Opioid Consumption in Workman’s Comp Patients After a Minimally Invasive Transforaminal Lumbar Interbody Fusion

Presented at SMISS Annual Forum 2014
By Abbas Naqvi BS
With Kern Singh MD, Sreeharsha Nandyala BA, Alejandro Marquez-Lara MD, Islam Elboghdady , Eric Sundberg MD, Hamid Hassanzadeh MD, Anton Jorgensen MD, Khaled Aboushaala MD, Spencer Leblang ,

Disclosures: Abbas Naqvi BS None Kern Singh MD A; CSRS Resident Grant. B; DePuy, Zimmer, Stryker, CSRS, ISASS, AAOS, SRS, Vertebral Column - ISASS. D; Avaz Surgical, LLC, Vital 5, LLC. F; Zimmer, Stryker, Pioneer, Lippincott Williams & Wilkins, Th, Sreeharsha Nandyala BA None, Alejandro Marquez-Lara MD None, Islam Elboghdady None, Eric Sundberg MD None, Hamid Hassanzadeh MD None, Anton Jorgensen MD None, Khaled Aboushaala MD None, Spencer Leblang None,

Introduction:
There is concern regarding the potential overutilization of opioid pain medication in Workman’s compensation patients. However, the impact of WC status on peri-operative narcotic consumption after lumbar spine procedures has not been previously reported.

Aims/Objectives:
To assess the differences in peri-operative narcotic consumption between Workman’s compensation (WC) patients and non-Workman’s compensation (non-WC) patients following a single-level minimally invasive (MIS) transforaminal lumbar interbody fusion (TLIF).

Methods:
A cohort of patients who underwent MIS TLIF procedures for degenerative spinal pathology between 2007-2013 were retrospectively analyzed. Patients were stratified based upon the primary payor status (WC vs. non-WC) and assessed with regards to demographics, comorbidity burden, smoking status, intraoperative parameters, rates of in-hospital complications, and length of hospitalization. Cumulative and daily (postoperative day (POD)) in-hospital narcotic requirements (expressed in oral morphine equivalent (OME) doses) were also analyzed. Statistical analysis was performed with chi-squared test for categorical variables and Student-Test for continuous variables. OME means were compared utilizing non-parametric analysis to adjust for skewedness. A p-value of <0.05 denoted statistical significance.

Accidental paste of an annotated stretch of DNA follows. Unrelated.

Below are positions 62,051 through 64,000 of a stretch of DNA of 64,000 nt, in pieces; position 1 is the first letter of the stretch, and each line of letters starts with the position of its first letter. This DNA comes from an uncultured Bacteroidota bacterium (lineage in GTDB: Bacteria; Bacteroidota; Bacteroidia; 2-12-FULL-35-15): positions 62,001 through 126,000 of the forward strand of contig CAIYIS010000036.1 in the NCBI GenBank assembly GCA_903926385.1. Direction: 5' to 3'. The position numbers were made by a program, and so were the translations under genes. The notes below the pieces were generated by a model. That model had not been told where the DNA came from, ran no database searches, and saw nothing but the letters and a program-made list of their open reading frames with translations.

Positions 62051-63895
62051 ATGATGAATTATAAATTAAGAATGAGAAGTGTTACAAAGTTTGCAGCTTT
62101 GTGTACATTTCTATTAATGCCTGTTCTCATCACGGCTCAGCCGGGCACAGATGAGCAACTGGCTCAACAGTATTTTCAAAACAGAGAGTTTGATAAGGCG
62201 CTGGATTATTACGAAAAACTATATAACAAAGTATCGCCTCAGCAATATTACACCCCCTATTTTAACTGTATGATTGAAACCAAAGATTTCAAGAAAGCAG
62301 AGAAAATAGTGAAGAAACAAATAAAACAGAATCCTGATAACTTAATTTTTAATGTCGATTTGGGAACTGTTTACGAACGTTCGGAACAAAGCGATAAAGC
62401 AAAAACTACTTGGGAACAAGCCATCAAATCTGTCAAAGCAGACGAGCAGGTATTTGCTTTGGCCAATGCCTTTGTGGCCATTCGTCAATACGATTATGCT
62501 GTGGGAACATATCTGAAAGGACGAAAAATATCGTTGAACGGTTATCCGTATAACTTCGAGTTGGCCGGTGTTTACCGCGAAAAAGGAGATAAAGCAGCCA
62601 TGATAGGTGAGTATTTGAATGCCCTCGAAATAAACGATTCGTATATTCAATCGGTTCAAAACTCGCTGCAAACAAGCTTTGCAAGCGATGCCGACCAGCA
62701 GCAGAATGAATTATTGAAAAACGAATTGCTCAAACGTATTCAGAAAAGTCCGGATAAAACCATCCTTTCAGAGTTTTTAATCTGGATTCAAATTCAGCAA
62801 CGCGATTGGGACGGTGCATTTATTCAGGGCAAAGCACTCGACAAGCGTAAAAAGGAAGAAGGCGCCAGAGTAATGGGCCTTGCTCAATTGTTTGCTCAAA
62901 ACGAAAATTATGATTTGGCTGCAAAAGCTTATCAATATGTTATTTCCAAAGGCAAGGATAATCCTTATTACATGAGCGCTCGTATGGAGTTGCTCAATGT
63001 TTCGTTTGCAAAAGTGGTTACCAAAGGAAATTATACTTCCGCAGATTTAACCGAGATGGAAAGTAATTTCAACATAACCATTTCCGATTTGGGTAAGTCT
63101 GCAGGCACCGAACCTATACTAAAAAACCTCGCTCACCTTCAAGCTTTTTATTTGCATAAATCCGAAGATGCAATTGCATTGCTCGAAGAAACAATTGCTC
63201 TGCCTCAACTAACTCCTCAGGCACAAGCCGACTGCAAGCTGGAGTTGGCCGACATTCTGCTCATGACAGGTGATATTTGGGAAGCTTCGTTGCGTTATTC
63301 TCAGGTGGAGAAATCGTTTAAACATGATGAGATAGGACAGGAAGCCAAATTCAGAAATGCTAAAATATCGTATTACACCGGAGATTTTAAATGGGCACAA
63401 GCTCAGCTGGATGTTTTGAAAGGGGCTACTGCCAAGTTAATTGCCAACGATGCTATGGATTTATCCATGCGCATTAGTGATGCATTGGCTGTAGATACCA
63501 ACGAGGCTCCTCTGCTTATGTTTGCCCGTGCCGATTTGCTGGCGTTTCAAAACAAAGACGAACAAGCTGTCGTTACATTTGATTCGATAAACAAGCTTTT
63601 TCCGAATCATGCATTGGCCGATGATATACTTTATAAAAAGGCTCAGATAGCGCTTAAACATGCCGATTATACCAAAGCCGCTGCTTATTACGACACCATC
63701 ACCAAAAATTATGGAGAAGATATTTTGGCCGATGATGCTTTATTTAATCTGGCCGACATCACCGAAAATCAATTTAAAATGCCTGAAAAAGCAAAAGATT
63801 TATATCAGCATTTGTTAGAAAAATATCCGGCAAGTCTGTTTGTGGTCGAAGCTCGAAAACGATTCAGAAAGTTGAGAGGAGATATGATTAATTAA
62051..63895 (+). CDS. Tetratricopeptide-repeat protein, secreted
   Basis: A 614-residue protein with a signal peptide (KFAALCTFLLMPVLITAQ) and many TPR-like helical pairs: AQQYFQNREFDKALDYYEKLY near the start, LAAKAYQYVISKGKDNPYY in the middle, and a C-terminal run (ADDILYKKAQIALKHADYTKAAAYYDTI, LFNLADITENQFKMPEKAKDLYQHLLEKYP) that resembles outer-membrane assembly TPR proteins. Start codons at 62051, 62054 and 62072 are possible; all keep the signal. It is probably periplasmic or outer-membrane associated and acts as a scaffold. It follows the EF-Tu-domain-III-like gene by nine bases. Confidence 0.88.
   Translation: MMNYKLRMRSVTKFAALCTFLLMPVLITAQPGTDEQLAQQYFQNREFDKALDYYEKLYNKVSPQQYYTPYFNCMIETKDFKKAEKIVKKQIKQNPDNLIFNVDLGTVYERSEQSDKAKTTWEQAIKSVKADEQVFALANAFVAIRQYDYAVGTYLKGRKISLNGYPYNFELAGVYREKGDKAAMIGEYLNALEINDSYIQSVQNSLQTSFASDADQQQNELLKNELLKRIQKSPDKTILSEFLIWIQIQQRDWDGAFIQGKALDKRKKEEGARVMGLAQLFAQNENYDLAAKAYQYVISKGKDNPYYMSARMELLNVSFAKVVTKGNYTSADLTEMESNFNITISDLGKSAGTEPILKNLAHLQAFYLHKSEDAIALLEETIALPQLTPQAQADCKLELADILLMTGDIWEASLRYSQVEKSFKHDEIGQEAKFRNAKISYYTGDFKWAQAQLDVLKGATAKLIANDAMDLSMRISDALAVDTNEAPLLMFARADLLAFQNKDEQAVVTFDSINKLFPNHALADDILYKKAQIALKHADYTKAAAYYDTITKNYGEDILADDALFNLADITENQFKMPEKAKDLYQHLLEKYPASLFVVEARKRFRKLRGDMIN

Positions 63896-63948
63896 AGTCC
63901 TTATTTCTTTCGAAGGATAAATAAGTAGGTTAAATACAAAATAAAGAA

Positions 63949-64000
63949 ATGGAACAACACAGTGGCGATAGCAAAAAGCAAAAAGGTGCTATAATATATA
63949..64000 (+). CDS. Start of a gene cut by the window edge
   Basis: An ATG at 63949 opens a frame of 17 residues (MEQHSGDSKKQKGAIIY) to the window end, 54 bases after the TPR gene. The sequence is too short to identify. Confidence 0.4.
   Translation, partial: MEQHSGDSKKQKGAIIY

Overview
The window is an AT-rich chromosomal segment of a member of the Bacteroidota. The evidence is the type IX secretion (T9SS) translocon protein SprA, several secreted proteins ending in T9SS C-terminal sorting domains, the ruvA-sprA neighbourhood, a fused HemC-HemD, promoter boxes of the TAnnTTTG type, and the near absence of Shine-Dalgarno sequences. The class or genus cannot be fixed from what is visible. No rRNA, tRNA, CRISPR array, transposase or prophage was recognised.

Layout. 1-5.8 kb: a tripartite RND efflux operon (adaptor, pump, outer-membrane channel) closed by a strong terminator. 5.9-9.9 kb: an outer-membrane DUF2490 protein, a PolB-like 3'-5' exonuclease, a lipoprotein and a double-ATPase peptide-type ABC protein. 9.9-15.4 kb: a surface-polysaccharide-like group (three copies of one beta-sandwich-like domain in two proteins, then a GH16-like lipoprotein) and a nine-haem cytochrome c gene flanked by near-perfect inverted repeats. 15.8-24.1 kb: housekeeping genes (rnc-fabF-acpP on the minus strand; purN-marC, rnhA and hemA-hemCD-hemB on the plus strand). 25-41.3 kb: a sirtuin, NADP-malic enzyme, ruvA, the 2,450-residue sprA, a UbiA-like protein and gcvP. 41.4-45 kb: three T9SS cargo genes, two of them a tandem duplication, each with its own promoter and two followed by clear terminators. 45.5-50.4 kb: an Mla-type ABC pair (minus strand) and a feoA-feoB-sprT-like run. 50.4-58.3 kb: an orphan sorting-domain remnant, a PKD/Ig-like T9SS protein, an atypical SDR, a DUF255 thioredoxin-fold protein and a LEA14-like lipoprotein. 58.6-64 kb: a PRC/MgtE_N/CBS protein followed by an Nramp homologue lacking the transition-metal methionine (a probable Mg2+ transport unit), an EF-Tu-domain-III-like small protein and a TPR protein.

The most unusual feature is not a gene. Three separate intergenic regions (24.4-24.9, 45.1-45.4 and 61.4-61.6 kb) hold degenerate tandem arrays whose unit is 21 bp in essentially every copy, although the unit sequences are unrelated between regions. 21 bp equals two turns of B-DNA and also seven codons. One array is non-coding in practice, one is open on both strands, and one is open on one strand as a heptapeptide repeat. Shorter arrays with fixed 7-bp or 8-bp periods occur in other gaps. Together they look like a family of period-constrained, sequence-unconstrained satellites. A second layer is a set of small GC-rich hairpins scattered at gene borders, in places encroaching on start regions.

Results:
136 single-level primary MIS TLIF procedures were included in the analysis, of which 46 (39.1%) carried WC as the primary payor. WC patients were younger (47.8±11.2 vs. 57.5±10.1 years; p<0.05) and demonstrated a lower comorbidity burden (CCI: 1.85±1.30 vs. 3.30±2.02; p<0.05) than non-WC patients. Payor status did not significantly impact the estimated blood loss during surgery, or rates of peri-operative complications, however, WC patients incurred longer operations (135.2±52.2 vs. 119.9±34.5 min; p<0.05). Although the mean length of hospitalization was comparable between cohorts, WC patients were less likely to be discharged on POD 1 (8.3% vs. 22.0%; p<0.05). Intravenous and oral opioid administration was more common among WC patients. However, cumulative opioid requirements did not significantly differ between WC and non-WC patients regardless of the day of discharge.

Conclusions:
Despite concerns for greater opioid abuse in the WC population, this analysis did not demonstrate significant differences in narcotic consumption between WC and non-WC patients during the immediate postoperative period. However, WC patients did demonstrate a greater proportion of intravenous and oral opioid utilization compared to non-WC patients. The narcotic consumption patterns among WC patients suggest that greater oral and intravenous opioid requirements, regardless of the OME dose, may be associated with a delay in discharge following an MIS TLIF procedure.